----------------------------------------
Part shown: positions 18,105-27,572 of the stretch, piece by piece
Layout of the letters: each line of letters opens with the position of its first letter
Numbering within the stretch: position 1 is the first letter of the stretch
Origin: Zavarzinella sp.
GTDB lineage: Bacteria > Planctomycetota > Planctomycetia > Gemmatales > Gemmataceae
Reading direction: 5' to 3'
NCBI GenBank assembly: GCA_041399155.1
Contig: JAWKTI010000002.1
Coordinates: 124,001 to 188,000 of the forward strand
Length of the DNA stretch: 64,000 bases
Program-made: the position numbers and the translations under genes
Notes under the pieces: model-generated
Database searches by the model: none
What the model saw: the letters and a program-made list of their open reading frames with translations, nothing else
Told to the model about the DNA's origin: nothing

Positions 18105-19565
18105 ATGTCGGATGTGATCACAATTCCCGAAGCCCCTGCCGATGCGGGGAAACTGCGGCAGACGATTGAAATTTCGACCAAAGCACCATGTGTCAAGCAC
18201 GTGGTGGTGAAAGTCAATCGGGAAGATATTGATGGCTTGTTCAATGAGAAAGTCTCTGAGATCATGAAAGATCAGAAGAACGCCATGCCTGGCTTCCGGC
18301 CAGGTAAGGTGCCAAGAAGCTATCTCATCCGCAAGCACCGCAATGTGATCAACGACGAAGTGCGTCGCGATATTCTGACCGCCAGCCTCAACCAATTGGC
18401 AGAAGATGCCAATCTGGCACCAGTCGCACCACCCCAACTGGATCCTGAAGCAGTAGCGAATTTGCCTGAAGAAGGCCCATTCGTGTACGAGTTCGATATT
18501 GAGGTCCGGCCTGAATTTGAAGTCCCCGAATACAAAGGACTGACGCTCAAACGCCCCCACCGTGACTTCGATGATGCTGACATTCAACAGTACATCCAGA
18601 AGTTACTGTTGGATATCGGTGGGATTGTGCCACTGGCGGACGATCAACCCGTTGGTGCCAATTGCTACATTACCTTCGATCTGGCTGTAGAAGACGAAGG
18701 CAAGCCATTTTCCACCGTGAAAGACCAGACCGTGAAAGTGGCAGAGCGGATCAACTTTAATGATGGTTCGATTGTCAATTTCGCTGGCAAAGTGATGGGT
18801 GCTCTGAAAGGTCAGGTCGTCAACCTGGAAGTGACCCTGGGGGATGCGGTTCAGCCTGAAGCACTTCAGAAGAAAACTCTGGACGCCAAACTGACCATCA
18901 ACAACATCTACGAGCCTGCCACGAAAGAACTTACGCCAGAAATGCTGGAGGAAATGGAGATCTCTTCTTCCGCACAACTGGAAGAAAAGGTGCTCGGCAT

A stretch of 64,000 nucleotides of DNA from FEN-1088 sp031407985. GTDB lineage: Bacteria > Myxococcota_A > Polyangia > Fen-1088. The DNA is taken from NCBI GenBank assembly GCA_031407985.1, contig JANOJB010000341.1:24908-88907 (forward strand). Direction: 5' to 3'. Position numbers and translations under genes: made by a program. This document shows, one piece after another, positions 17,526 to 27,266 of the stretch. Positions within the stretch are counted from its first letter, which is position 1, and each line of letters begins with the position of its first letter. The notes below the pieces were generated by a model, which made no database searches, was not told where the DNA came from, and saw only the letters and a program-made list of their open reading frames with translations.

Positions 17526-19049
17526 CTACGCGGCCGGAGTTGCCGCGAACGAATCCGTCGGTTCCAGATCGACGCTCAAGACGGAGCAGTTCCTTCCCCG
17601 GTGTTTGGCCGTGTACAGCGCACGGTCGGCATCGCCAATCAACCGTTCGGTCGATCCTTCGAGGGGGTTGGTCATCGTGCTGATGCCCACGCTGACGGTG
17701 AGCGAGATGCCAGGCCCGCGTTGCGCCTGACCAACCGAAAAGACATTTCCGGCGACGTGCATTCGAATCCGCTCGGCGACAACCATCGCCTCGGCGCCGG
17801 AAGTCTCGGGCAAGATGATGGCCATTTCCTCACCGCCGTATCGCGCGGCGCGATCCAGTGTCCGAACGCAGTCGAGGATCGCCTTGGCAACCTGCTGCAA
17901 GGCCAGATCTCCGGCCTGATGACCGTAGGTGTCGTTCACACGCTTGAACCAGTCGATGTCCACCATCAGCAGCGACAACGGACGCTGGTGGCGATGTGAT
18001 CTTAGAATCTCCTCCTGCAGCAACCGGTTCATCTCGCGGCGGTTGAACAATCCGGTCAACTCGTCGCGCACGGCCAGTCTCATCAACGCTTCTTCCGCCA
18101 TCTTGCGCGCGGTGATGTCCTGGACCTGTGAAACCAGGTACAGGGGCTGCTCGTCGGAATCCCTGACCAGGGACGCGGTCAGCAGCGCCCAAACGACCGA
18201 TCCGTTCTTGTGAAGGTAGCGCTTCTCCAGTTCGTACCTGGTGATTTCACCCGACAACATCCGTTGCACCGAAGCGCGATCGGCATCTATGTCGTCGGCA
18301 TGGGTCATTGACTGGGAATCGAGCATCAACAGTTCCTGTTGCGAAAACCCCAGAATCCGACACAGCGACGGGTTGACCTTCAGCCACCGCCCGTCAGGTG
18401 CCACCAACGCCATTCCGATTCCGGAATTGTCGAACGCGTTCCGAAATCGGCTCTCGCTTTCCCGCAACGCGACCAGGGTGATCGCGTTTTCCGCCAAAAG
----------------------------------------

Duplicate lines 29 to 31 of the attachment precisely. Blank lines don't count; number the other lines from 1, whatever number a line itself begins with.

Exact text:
17601 GTGTTTGGCCGTGTACAGCGCACGGTCGGCATCGCCAATCAACCGTTCGGTCGATCCTTCGAGGGGGTTGGTCATCGTGCTGATGCCCACGCTGACGGTG
17701 AGCGAGATGCCAGGCCCGCGTTGCGCCTGACCAACCGAAAAGACATTTCCGGCGACGTGCATTCGAATCCGCTCGGCGACAACCATCGCCTCGGCGCCGG
17801 AAGTCTCGGGCAAGATGATGGCCATTTCCTCACCGCCGTATCGCGCGGCGCGATCCAGTGTCCGAACGCAGTCGAGGATCGCCTTGGCAACCTGCTGCAA